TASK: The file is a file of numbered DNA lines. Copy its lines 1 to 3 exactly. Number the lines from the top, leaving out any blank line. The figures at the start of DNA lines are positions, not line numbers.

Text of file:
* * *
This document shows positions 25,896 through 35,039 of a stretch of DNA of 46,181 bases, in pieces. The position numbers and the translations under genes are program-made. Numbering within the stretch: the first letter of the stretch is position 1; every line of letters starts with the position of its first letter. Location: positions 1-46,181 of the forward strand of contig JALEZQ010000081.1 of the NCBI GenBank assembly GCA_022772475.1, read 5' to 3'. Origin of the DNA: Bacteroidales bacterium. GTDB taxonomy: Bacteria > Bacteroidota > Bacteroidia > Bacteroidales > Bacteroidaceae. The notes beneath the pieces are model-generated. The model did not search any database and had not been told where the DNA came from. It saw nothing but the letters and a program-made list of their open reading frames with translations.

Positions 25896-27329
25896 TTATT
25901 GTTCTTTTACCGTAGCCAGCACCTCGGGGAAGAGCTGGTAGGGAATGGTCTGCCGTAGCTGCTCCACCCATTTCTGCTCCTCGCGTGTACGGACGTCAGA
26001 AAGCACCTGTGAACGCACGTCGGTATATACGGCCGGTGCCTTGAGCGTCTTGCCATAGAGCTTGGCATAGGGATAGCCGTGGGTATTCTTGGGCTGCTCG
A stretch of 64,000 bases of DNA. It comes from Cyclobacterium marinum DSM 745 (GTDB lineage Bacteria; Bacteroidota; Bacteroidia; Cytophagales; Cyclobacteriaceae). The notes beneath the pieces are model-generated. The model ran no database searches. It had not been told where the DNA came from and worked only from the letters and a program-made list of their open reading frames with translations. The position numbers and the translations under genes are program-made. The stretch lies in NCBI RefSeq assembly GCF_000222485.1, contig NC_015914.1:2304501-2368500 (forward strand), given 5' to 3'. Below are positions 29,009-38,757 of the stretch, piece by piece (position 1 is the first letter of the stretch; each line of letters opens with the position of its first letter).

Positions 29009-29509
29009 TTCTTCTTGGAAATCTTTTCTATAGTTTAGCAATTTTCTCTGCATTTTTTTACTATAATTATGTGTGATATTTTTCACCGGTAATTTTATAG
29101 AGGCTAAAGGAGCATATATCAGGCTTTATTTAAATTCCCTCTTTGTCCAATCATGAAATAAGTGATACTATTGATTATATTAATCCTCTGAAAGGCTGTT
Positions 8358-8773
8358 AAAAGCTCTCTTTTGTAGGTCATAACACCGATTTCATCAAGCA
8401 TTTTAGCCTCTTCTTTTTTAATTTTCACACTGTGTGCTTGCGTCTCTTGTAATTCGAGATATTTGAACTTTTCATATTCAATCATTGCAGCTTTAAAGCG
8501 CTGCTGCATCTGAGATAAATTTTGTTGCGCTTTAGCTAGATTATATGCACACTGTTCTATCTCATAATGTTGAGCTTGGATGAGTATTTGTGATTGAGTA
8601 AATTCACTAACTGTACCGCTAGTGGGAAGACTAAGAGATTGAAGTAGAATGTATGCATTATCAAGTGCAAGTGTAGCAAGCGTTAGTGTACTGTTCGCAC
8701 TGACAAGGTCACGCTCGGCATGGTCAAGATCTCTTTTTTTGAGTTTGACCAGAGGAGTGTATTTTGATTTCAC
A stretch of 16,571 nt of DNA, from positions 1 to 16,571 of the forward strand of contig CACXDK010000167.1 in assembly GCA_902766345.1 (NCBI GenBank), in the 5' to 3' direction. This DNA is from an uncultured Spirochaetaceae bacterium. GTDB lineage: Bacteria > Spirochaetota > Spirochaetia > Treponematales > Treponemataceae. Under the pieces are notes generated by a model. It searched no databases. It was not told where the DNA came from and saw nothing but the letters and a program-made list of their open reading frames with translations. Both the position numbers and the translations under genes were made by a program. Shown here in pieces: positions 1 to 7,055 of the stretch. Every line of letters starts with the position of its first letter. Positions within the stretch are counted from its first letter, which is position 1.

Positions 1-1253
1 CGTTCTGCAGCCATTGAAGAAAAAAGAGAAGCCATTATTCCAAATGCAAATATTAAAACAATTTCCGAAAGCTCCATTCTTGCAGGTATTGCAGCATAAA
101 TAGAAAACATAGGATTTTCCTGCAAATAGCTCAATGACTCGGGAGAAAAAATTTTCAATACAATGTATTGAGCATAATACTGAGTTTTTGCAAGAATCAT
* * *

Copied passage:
This document shows positions 25,896 through 35,039 of a stretch of DNA of 46,181 bases, in pieces. The position numbers and the translations under genes are program-made. Numbering within the stretch: the first letter of the stretch is position 1; every line of letters starts with the position of its first letter. Location: positions 1-46,181 of the forward strand of contig JALEZQ010000081.1 of the NCBI GenBank assembly GCA_022772475.1, read 5' to 3'. Origin of the DNA: Bacteroidales bacterium. GTDB taxonomy: Bacteria > Bacteroidota > Bacteroidia > Bacteroidales > Bacteroidaceae. The notes beneath the pieces are model-generated. The model did not search any database and had not been told where the DNA came from. It saw nothing but the letters and a program-made list of their open reading frames with translations.

Positions 25896-27329
25896 TTATT